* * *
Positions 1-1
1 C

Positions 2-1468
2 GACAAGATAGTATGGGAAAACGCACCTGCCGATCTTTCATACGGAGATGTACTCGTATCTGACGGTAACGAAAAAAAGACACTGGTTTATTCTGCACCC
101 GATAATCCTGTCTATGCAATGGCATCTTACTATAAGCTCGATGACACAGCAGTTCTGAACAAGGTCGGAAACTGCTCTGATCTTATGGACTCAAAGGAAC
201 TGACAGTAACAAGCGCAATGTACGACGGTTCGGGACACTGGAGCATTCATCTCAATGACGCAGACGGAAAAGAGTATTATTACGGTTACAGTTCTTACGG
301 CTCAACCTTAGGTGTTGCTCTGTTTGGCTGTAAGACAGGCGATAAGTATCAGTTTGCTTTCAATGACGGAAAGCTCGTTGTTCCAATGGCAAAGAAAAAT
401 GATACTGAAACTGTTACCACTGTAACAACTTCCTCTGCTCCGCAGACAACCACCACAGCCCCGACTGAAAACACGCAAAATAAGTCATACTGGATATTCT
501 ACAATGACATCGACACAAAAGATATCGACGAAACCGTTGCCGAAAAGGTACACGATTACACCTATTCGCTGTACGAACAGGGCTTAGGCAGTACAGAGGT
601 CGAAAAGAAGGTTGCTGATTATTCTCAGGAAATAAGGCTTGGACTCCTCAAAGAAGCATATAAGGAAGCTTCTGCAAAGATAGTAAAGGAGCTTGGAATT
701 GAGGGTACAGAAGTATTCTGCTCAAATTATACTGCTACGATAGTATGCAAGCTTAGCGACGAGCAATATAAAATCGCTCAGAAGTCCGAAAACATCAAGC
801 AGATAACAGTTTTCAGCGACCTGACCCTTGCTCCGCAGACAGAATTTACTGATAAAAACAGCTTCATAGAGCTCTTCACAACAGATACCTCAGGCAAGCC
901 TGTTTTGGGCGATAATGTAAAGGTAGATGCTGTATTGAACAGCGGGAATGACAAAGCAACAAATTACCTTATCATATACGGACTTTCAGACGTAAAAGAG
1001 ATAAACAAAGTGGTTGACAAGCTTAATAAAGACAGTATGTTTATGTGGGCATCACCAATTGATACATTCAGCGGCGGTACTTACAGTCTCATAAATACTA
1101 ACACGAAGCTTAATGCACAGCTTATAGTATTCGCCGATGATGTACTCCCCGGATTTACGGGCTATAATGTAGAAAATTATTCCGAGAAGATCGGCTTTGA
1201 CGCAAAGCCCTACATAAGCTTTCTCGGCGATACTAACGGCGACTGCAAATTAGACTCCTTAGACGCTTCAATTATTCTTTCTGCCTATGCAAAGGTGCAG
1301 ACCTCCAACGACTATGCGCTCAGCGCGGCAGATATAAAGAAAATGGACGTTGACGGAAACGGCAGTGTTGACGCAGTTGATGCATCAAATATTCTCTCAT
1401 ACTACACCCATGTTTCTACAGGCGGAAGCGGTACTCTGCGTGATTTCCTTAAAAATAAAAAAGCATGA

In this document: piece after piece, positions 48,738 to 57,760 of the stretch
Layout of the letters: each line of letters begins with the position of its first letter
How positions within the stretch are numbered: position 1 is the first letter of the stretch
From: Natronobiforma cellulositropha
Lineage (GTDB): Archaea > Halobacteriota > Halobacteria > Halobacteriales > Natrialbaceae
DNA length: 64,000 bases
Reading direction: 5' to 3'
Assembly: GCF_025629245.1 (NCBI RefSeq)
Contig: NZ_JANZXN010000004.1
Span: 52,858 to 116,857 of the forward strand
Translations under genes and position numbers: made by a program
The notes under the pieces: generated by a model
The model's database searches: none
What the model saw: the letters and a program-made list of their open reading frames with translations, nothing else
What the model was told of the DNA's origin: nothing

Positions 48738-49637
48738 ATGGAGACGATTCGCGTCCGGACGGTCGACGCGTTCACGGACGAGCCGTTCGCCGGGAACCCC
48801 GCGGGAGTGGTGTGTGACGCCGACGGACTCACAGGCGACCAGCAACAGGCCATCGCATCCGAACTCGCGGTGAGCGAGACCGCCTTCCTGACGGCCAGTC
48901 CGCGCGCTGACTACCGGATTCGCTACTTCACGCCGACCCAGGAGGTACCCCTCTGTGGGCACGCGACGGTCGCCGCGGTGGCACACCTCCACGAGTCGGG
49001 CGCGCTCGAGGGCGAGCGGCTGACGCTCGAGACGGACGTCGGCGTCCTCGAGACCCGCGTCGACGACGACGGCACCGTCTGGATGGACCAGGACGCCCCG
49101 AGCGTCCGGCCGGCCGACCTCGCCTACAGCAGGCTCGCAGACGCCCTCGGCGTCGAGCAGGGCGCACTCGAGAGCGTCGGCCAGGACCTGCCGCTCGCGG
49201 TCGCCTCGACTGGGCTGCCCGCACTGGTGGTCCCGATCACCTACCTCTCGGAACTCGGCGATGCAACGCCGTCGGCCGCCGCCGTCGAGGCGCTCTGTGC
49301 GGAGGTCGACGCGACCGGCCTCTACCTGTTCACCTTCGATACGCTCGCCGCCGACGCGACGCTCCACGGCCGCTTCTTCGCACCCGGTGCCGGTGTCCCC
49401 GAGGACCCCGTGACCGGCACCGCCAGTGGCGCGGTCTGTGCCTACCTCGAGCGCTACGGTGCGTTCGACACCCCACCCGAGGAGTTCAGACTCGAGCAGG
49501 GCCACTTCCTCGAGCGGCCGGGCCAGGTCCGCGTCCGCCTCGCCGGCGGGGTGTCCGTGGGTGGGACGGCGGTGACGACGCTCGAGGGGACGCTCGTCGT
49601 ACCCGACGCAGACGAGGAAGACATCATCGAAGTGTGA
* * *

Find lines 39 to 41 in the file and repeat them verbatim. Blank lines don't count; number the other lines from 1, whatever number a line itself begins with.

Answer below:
49101 AGCGTCCGGCCGGCCGACCTCGCCTACAGCAGGCTCGCAGACGCCCTCGGCGTCGAGCAGGGCGCACTCGAGAGCGTCGGCCAGGACCTGCCGCTCGCGG
49201 TCGCCTCGACTGGGCTGCCCGCACTGGTGGTCCCGATCACCTACCTCTCGGAACTCGGCGATGCAACGCCGTCGGCCGCCGCCGTCGAGGCGCTCTGTGC
49301 GGAGGTCGACGCGACCGGCCTCTACCTGTTCACCTTCGATACGCTCGCCGCCGACGCGACGCTCCACGGCCGCTTCTTCGCACCCGGTGCCGGTGTCCCC